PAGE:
Lebo Mashile and Khanyisa Buti (Majola) are going to launch their latest body of work on July 2 and it is set to be an offering that will both slice your heart open and sew it up simultaneously with clean sutures. This is what we have been waiting for.
Social media and the poetry circles have been abuzz ever since Lebo Mashile and Majola held their exclusive listening session a few weeks back with an intimate group of the media, their family and friends. Their 12 track album -- Moya has been the topic almost daily, and it's easy to understand why.
Theirs is a complex and acute account of where we are today as a country and it delves into the spiritual realm, exploring the narrative of why we may need a cleansing of our land (and of ourselves) so that healing can begin. The story of how these two amazing artists came about to working together is an extraordinary one, as they didn't plan this. They had met on the set of Pamela Nomvete's Ngiyadansa an adaptation of her autobiography -- Dancing to the Beat of the Drum. And the track Soweto from their three track EP released in 2016 came to life on this set, the three songs on the EP are included on their album.
Moya -- which happens to also be the name of Mashile's firstborn son, is a politically charged album with songs like Woza Moya, taken from South Africa's original national anthem and this particular track cuts one to the quick, it is a painstakingly honest account of the jarring realities in South Africa with lines like:
sanctified black president,
black Jesus of investment,
black snake charmer for the politics of the present,
mythologised black Saint Nicholas,
de-radicalised neutered black MLK's essence,
a teddy bear or a terrorist,
A visionary vanquisher or a victor
A coca cola communist branded in a marketer's tell-tale prison...Lebo Mashile
All the while Majola's voice echoes -- makubenjalo (may Your will be done) as if in prayer and interceding for the revival of the spirit of Azania.
Many who do not know Majola may assume that his come-up happened after the release of their EP, but he has an album out titled Boet/Sissy, a slighting term in isiXhosa meaning a feminine man, umntu ongumfana kodwa izenzo nohlobo alulo okanye uhlobo athetha ngalo lubonakalisa impawu zobuntombi. Majola is a grounded musician who endeavours to speak the truth that many have been waxing lyrical on but because their voices are drowned out, their message was never heard or gets lost in the chaos.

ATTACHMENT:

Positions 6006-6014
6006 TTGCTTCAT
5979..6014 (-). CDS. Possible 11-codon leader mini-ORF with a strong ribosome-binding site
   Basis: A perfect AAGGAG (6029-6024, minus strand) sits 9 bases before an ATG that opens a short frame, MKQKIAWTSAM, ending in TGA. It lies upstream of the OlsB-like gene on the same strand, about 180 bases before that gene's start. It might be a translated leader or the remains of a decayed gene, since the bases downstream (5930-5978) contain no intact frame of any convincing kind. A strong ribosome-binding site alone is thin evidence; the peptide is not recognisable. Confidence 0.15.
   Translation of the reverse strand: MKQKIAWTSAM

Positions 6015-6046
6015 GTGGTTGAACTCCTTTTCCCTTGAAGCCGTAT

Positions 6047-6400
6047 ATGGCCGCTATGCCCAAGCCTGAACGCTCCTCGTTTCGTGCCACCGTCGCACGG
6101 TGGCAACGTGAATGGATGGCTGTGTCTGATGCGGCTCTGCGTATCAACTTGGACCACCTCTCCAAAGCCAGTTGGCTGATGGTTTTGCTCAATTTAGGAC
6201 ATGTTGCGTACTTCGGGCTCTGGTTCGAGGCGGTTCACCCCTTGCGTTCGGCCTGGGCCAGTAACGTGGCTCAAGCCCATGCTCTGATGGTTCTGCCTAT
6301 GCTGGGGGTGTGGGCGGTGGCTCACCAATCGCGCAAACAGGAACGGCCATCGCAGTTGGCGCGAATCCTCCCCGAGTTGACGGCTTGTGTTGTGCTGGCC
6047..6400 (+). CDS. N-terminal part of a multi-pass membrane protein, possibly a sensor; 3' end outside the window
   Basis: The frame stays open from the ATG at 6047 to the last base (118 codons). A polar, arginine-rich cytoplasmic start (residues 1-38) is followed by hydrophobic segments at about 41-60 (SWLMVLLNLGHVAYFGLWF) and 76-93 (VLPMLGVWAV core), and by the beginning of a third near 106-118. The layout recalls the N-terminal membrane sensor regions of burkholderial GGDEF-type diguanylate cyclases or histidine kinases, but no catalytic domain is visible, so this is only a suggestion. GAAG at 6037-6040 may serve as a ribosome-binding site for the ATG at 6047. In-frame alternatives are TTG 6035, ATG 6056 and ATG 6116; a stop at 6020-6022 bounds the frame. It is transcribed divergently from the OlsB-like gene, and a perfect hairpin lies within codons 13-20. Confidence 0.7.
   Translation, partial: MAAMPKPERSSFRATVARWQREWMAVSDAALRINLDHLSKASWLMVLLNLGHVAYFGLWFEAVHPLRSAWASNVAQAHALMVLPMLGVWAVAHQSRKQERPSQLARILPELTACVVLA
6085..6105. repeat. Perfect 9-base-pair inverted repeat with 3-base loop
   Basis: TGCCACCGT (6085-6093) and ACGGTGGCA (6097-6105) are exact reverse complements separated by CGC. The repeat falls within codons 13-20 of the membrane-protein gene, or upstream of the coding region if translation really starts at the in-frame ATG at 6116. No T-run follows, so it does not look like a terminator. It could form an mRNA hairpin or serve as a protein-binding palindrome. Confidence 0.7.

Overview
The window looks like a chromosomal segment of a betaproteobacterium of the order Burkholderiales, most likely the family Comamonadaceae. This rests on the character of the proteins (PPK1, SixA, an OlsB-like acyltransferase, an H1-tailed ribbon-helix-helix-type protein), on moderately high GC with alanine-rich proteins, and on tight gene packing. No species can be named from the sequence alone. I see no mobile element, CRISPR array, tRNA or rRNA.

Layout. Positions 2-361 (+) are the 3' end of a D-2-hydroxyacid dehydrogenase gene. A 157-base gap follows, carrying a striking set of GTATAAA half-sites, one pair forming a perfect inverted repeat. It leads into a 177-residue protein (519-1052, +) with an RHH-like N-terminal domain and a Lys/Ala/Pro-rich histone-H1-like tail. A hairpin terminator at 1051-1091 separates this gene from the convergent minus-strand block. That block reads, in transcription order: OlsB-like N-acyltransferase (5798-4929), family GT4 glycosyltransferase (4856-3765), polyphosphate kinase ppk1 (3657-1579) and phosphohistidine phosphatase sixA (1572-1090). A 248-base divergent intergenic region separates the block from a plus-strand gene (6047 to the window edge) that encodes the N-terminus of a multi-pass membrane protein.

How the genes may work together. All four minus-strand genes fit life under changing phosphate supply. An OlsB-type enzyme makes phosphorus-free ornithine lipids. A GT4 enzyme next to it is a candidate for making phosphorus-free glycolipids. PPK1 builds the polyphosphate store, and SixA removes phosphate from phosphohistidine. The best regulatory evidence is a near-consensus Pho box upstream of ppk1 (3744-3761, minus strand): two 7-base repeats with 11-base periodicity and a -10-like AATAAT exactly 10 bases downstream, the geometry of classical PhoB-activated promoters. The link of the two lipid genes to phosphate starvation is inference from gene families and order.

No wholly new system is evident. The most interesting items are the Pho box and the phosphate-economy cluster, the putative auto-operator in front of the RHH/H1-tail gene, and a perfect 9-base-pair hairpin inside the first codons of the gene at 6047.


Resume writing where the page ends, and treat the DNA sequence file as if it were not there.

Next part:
Majola says he does what he does so that he can "archive these lived experiences" for many to pull as a reference, this is a powerful reason for creating because many of us are quick to forget the work that creatives offer when theirs is the only voice saying the things that society shies away from.
Mashile has been vocal on many socioeconomic and political issues affecting the black community and black womxn in particular since the beginning of her poetry days in the underground whilst studying at Wits, as well as through the Feela Sistah! spoken word collective, on her show L'attitude or her column -- In Her Shoes on True Love magazine and more recently on The Feminist Stokvel. She has been doing the damn things, years before it was cool to be woke, this is someone who had entire op-eds written about her body, long before body positivity became a trending hashtag. Mashile has been speaking her truth, even when it was deemed unpopular to do so, and she's still living her truth to this day.
It is beautiful to watch how these two individuals have both come full circle in their quest to continue shedding light on the farce that is the rainbow nation in songs such as Bones and on how we are a country that is deeply fragmented -- mimicked by the chilling Sabela, crying out for healing and all at once reminding us that love is a possibility and that as a people we are worthy of it.
Now the real work of unlearning, rebuilding and learning can begin anew.